Author: Tameka Kee

Tameka Kee

Tameka Kee has been covering the digital media industry with a focus on advertising, social media and video games for nearly four years.

Before launching Kee Consulting (clients include Econsultancy and SocialTimes Pro), she served as editorial director of DM2 Media, where she oversaw content development for DIGIDAY:DAILY, as well as the company’s roster of digital media and marketing conferences, including DPAC and DIGIDAY:APPS.

Before joining DM2, she served as a full time reporter for paidContent, covering the business of digital entertainment and gaming, and breaking news on companies like Electronic Arts, Playfish, Netflix and Facebook. Before paidContent, she covered search marketing for Mediapost.

Will publishers crack the iPad code in 2011?


Remember the fanfare when Wired launched its first iPad app, and the frenzy that ensued once Conde Nast announced it had been downloaded over 100,000 times? 

Publishers need to swallow the fact that Wired's success was an anomaly, and it isn't likely to be repeated unless the current app development and pricing strategies change dramatically.

The proof? According to stats from the Audit Bureau of Circulation (ABC), iPad app sales for the top publishers, including Wired, declined over the course of 2010.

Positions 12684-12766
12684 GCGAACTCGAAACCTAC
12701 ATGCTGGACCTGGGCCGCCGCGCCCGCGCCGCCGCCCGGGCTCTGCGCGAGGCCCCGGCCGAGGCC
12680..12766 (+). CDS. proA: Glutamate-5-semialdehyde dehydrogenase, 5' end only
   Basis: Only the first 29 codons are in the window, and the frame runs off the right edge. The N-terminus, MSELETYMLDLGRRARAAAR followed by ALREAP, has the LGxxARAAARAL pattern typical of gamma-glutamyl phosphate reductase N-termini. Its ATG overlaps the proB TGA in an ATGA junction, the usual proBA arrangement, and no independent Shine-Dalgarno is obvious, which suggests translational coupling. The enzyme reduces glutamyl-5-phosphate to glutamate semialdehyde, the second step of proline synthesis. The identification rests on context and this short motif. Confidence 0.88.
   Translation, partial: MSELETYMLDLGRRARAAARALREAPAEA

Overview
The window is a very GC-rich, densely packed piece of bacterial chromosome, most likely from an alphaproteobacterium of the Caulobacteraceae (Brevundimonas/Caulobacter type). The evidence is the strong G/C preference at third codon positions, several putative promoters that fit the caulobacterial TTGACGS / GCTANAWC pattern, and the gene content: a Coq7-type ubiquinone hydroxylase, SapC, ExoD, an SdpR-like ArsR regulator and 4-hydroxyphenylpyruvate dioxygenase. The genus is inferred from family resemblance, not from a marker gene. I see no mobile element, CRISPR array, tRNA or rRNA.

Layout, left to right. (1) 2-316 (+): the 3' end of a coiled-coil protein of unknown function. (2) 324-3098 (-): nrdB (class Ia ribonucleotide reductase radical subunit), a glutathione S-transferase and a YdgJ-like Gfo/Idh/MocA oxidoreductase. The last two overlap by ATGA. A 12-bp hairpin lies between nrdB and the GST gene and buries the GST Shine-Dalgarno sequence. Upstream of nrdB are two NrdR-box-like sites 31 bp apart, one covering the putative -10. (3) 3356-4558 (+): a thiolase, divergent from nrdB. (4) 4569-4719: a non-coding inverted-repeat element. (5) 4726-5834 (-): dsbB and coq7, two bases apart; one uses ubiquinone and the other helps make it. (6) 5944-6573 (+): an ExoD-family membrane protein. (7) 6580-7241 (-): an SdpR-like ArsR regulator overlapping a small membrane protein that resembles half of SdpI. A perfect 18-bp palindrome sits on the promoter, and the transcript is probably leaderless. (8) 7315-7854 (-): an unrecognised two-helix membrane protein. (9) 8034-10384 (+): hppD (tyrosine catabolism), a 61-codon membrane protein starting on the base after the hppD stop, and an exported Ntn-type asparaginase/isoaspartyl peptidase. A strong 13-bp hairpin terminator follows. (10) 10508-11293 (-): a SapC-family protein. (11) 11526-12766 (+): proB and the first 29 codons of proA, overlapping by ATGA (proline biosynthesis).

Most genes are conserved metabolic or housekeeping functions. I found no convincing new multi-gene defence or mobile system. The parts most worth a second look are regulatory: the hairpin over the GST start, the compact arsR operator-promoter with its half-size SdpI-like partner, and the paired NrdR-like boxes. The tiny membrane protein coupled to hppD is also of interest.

Starcom MediaVest bets $20 million on addressable ads in 2011

Child watching TVWill 2011 be the year addressable television advertising – commercials targeted to specific homes – finally takes off? The answer is yes if you ask DirecTV and Starcom MediaVest. Starcom has committed to spend up to $20 million of its clients' budgets on addressable ads sold through DirecTV next year. 

Forget the fact that Canoe Ventures, the much-hyped addressable ad platform launched by the big cable companies, is … well, dead in the water. A satellite provider may wind up delivering the most precisely-targeted TV ads for brands like P&G and Coke next year. 

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Three content-based ad units to watch in 2011

Yes, it’s that time of the year again: time for the lists and discussions about the best of 2010 and what’s ahead in 2011. I’m keeping my first list simple by trying to answer just one question: What are the ad units/ad platforms to watch out for in 2011?

Hint: None of them involve users accessing the web via desktop or laptop. 


Report: Retail advertisers at most risk for ad waste in Q4

Money burningWith just 10 shopping days left before Christmas, there are millions (if not billions) of display ad impressions waiting to be served to online shoppers. A new report shows retailers behind these campaigns may be losing money because their ads aren’t properly geo-targeted.

Retailers are also more at risk of their ads running against brand-unfriendly content than other market segments in Q4. With performance like this, it’s no wonder the ad trafficking and targeting intermediaries are working together to develop better performance standards.


Prominent ad bidders, buyers unite to create less marketplace confusion. But will it really help?

confused at computerHere’s a quick quiz. What’s the difference between a demand-side platform (DSP) and a real-time bidding (RTB) platform? Can media buyers get the same results from both? Which is more beneficial for publishers? What about yield optimization vs. data optimization?